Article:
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Title: November Boughs

Creator: Walt Whitman

Date: November 1887

Publication information: Lippincott's Magazine 40 (November 1887): 722-723.

Source: Our transcription is based on a digital image of an original issue.

Whitman Archive ID: per.00138

Contributors to digital file: Elizabeth Lorang, April Lambert, Brett Barney, Leslie Ianno, Ramon Guerra, and Susan Belasco




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NOVEMBER BOUGHS.1

YOU LINGERING SPARSE LEAVES OF ME.

YOU lingering sparse leaves of me on winter-nearing boughs,
And I some well-shorn tree of field or orchard-row;
You tokens diminute and lorn—(not now the flush of May, nor July
clover-bloom—no grain of August now;)
You pallid banner-staves—you pennants valueless—you overstay'd of
time,
Yet my soul-dearest leaves—the faithfullest—hardiest—last.

"GOING SOMEWHERE."

My science-friend, my noblest woman-friend,
(Now buried in an English grave—and this a memory-leaf for her dear
sake,)
Ended our talk—"The sum, concluding all we know of old or modern
learning, intuitions deep,
"Of all Geologies—Histories—of all Astronomy—of Evolution, Meta-
physics all,)
"Is, that we all are onward, onward, speeding slowly, surely bettering,
"Life, life an endless march, an endless army, (no halt, but it is duly
over,)
"The world, the race, the soul—in space and time the universes,
All bound as is befitting each—all surely going somewhere."

AFTER THE SUPPER AND TALK.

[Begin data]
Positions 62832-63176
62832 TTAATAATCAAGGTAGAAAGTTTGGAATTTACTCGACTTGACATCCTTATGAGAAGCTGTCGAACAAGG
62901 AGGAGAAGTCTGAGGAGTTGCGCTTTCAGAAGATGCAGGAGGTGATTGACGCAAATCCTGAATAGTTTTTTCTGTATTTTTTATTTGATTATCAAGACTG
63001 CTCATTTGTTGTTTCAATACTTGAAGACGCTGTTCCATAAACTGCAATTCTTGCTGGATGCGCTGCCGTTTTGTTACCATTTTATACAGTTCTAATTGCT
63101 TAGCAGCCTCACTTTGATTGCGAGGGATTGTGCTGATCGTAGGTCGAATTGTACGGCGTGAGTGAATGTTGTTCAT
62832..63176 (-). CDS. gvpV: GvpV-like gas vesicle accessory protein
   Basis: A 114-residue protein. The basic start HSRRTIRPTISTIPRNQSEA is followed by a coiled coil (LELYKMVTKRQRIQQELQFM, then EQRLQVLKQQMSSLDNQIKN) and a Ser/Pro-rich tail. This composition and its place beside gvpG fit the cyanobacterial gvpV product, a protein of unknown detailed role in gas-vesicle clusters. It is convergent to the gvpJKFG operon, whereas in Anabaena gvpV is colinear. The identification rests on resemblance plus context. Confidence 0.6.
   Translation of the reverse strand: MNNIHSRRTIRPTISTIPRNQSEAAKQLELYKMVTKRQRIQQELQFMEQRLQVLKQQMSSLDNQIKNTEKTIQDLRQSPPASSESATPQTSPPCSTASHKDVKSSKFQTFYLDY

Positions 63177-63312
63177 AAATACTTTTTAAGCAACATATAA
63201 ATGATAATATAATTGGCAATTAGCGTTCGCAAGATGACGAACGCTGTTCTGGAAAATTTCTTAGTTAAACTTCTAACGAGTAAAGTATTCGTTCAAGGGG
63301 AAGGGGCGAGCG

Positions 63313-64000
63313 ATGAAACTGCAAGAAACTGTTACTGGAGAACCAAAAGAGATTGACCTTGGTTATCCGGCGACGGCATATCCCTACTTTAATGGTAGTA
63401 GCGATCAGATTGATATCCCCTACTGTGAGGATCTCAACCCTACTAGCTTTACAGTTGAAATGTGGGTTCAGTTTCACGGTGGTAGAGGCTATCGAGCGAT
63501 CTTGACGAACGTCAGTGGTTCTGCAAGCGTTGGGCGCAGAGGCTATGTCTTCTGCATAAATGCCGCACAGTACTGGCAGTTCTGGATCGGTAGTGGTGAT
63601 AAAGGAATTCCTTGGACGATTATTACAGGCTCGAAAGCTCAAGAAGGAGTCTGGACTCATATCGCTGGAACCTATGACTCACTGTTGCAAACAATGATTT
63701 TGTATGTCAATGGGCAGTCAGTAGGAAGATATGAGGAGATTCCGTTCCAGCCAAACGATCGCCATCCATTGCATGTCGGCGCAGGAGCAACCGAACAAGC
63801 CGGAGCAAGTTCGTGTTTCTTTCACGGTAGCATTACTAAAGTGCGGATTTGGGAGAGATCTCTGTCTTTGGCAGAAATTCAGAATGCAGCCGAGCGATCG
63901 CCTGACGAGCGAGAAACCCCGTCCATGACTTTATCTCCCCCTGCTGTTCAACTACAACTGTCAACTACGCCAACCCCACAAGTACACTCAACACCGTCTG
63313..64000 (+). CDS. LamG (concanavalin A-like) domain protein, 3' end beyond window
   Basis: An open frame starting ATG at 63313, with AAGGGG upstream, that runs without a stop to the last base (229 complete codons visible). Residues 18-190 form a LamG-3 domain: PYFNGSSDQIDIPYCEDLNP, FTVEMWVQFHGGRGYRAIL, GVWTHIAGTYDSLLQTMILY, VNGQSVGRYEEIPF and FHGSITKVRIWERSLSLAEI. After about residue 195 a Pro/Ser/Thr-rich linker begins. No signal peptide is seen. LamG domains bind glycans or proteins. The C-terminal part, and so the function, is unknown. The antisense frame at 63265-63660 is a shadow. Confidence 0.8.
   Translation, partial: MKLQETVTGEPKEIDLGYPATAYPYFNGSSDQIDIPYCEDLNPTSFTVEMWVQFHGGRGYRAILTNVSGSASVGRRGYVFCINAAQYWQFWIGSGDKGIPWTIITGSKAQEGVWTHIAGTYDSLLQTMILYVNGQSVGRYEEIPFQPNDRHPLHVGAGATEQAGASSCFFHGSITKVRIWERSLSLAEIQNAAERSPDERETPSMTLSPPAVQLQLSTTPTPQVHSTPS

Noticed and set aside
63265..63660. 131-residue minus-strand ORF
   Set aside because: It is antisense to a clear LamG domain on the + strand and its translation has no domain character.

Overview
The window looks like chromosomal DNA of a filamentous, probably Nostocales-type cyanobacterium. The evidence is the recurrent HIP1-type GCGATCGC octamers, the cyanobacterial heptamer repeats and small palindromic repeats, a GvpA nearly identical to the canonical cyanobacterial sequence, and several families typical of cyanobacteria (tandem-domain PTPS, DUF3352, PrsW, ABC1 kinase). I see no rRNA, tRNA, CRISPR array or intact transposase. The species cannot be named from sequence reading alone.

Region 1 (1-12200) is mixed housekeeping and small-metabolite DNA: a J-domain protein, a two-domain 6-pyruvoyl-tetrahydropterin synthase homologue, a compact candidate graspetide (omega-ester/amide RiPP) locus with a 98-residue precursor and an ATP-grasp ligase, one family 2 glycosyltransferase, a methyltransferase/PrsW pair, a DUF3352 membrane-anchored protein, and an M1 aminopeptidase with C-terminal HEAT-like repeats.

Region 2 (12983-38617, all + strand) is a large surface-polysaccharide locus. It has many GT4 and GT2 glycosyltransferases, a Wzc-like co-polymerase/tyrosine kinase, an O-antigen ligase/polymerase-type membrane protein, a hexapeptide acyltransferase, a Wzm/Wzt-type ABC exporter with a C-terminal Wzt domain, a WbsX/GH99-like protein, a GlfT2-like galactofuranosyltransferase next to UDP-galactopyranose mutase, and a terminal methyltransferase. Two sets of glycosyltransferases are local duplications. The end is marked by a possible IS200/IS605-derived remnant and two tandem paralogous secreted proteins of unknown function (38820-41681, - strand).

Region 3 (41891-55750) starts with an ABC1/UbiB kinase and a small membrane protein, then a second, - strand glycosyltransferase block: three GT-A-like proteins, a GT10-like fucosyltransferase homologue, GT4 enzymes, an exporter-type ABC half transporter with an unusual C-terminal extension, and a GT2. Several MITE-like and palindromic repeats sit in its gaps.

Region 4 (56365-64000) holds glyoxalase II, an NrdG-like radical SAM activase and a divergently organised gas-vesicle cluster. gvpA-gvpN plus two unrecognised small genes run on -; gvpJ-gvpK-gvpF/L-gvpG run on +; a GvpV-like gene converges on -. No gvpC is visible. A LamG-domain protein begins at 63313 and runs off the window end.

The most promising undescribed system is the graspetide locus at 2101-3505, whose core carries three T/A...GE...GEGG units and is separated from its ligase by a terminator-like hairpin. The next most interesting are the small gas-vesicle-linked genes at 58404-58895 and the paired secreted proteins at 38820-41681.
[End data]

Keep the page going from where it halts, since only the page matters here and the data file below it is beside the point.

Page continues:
After the supper and talk—after the day is done,
As a friend from friends his final withdrawal prolonging,
Good-bye and Good-bye with emotional lips repeating,
(So hard for his hand to release those hands—no more will they meet,
No more for communion of sorrow and joy, of old and young,
A far-stretching journey awaits him, to return no more,)
Shunning, postponing severance—seeking to ward off the last word
ever so little,
E'en at the exit-door turning—charges superfluous calling back—e'en
as he descends the steps,
Something to eke out a minute additional—shadows of nightfall deepen-
ing,
Farewells, messages lessening—dimmer the forth-goer's visage and
form,
Soon to be lost for aye in the darkness—loth, O so loth to depart!
Garrulous to the very last.

NOT MEAGRE, LATENT BOUGHS ALONE.

Not meager, latent boughs alone, O songs! (scaly and bare, like eagles'
talons,)
But haply for some sunny day, (who knows?) some future spring, some
summer—bursting forth,
To blossoms, verdant leaves, or sheltering shade—to nourishing fruit,
Apples and grapes—the stalward limbs of trees emerging—the fresh,
free, open air,
And love and faith, like scented roses blooming.
Walt Whitman.

Notes:

1. The four poems that comprised "November Boughs" in Lippincott's Magazine were reprinted in the "Sands at Seventy" annex to Leaves of Grass (1888). [back]


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